By Heini Järvinen
On 8 September 2014, the Turkish parliament passed an amendment to the already draconian Internet law. The amendment allows the Turkish Telecommunication Authority (TIB) to block (without a court order) any website that appears to threaten “national security or public order”. Internet Service Providers (ISPs) are required to execute the blocking order of the TIB within four hours. This enables the government to block content quickly and without due process of law.
In addition to allowing blocking of websites without a court ruling, the law also obliges ISPs to store all data on web users’ activities, such as browsing history, for two years, and make it available to the authorities upon request, without a court order.
The new law, as well as other recent actions of the Turkish government, have raised concerns about freedom of speech in the country. The large majority of the traditional mainstream media is either directly or indirectly under the government control, and the Internet remains one of the few channels for free speech in Turkey, but the government is continuously increasing the measures to control also the Internet.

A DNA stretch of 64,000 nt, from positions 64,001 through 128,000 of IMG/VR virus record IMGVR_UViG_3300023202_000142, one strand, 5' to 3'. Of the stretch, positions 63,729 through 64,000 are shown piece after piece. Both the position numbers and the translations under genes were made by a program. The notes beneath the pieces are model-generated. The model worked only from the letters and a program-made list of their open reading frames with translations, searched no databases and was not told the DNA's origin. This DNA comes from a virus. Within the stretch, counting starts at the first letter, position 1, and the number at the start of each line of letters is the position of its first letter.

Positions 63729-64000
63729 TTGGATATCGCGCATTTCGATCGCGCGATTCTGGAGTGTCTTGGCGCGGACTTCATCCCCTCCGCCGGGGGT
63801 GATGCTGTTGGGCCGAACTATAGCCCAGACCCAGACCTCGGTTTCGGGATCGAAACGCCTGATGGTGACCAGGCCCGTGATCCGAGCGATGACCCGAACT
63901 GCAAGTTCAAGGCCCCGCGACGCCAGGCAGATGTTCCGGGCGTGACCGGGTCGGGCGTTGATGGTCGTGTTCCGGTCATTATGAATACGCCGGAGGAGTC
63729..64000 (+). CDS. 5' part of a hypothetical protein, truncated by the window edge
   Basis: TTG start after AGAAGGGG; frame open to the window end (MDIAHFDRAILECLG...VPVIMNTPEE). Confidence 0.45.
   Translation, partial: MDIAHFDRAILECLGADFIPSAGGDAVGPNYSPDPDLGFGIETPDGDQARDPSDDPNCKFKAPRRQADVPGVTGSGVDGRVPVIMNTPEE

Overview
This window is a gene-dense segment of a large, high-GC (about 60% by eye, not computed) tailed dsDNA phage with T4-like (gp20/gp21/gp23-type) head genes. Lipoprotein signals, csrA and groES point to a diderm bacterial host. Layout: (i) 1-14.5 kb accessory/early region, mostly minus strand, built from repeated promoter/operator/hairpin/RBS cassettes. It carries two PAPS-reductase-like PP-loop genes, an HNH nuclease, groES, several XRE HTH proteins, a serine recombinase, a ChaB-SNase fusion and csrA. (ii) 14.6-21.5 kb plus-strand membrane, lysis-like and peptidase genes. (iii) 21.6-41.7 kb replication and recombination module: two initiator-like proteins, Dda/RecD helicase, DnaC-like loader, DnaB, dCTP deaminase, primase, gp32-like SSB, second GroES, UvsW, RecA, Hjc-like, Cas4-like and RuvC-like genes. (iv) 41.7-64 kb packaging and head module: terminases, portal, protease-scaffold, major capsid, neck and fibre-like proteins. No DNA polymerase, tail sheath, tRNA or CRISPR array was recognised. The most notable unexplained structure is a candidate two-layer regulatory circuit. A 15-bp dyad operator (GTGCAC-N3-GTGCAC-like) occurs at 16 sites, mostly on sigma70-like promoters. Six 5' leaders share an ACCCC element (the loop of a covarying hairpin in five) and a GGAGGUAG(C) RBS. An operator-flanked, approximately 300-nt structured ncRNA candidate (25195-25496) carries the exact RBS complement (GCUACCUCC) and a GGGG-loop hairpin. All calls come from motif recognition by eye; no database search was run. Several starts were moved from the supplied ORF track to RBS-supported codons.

During the last few years, the Turkish government has blocked sites which broadcast recordings that appear to indicate corruption of government officials and appear to show dubious relationships with the fundamentalist organisations in Syria and Iraq. In spring 2014, social media platform Twitter and a video-sharing website YouTube remained blocked for several weeks. “National security and maintaining public order” were used as justifications also to this blocking.
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Turkey: Internet freedom, rights in sharp decline (02.09.2014)